[[20180621Variables  Abstract]], [[20180626VariablesDraft  Draft]] 2018 birželio 25 d., 23:32
atliko 
Pridėtos 2526 eilutės:
What is a variable? Difference between symbol and value. 2018 birželio 25 d., 23:12
atliko 
Pridėta 7 eilutė:
* Six kinds of signs. Pakeista 10 eilutė iš:
į:
2018 birželio 23 d., 11:19
atliko 
Pridėtos 920 eilutės:
 [+Examples+]  2018 birželio 20 d., 14:53
atliko 
Pridėtos 28 eilutės:
Outline * Examples * System * Conclusions  creating and solving problems * Ways of figuring things out in mathematics 2018 birželio 20 d., 14:51
atliko 
Pridėtos 111 eilutės:
[++A Structural Semiotic Study of How We Use Variables in Math and Logic++] One of the profoundest hurdles for students of mathematics is learning to think of a given mathematical symbol in a variety of ways. The variable X may be thought of as a "constant" which may be "specified" or "unspecified", and which may "vary" or be "fixed", and may be "independent" of other variables or "dependent" on them. The options which our minds have for interpreting a variable may be dictated by a cognitive structure. We collected a variety of terms which characterize variables. Indeed, we found 12 pairs such as "known" and "unknown", "free" and "bound" or "input" and "output". Such pairs indicate how a variable may be reinterpreted. Semiotically, a variable is a sign. What can we say about what different kinds of variables signify? A logical or mathematical expression contains variables from some alphabet A, B, C... If these variables are "free" or "unknown" then they refer to nothing more and we may think of them as uninterpreted. But if they are "bound" or "arbitrary" or "independent" then we imagine them indicating a range of possibilities. If they are "known" or "particular" or even "unspecified" then they refer to particular possibilities, which we ourselves may not yet know, however. And if they are "specified" or "dependent" or "values" then they are explicitly related to other variables so that we may say that we ourselves do know them. In summary, we may think of variables as refering to unrelated originals (in an alphabet), interchangeable copies (in a multiset), particular elements (in a set) or prioritized items (in a list). They manifest a recurrent cognitive framework of levels of knowledge: whether, what, how and why. Each pair of terms refers to two such levels. Structurally, we find six pairs which our minds use to enrich the content of a variable, for example, to reinterpret a free variable as a bound variable, in order to define a problem by adding information. We also find six pairs which our minds use to emphasize the form of a variable, for example, to reinterpret an output as an input, in order to solve a problem by removing information. The way that our minds recast variables to create and solve problems is meaningful in exploring the cognitive foundations of logic. Attach:variabletypes.png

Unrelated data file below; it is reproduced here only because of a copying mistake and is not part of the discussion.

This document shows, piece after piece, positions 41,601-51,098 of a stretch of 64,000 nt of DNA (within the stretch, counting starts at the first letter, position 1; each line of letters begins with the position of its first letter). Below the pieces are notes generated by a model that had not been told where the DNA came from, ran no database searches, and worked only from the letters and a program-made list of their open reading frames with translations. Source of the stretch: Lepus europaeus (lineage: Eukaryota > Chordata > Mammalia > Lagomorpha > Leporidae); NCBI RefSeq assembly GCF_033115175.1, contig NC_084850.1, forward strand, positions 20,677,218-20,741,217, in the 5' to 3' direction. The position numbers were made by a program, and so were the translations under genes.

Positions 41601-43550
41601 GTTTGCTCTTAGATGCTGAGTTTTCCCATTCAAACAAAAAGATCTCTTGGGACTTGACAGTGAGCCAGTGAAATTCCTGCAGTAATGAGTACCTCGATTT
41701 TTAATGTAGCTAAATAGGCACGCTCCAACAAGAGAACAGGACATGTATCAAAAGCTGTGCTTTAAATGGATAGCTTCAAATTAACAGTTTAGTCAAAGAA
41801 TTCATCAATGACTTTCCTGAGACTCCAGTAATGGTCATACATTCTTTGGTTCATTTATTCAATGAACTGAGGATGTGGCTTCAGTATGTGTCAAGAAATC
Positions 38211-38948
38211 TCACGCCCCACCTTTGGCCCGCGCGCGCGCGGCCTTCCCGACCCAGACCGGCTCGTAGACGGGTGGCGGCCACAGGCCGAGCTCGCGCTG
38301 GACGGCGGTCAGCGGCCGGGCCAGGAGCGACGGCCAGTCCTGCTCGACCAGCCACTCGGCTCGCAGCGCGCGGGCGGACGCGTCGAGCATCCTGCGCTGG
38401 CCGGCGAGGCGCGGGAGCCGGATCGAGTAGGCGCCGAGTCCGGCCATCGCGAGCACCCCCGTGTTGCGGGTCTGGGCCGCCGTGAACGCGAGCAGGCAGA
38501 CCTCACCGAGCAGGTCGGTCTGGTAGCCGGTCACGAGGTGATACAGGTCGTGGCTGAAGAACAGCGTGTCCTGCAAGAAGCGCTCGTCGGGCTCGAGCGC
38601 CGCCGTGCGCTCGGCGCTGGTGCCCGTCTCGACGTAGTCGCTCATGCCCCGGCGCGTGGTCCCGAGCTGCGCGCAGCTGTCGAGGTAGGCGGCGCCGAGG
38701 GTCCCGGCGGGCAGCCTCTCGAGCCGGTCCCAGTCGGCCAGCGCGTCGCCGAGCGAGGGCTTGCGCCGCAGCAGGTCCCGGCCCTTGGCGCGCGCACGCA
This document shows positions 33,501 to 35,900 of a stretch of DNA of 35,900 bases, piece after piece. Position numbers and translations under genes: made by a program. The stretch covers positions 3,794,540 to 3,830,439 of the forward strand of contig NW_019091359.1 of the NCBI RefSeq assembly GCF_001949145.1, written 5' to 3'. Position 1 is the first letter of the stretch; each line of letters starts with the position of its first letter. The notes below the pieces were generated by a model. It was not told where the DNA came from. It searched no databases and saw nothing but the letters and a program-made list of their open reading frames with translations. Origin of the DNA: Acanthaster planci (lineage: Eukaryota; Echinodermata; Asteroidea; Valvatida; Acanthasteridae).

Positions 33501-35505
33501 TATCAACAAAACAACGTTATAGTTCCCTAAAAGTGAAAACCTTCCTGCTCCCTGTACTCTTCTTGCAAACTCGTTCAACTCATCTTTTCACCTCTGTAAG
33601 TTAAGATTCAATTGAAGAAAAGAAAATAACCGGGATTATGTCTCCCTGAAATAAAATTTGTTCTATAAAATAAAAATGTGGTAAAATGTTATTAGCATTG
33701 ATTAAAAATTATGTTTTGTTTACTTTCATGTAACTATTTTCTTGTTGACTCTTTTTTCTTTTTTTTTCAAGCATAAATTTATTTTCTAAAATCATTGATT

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Puslapis paskutinį kartą pakeistas 2019 sausio 22 d., 22:37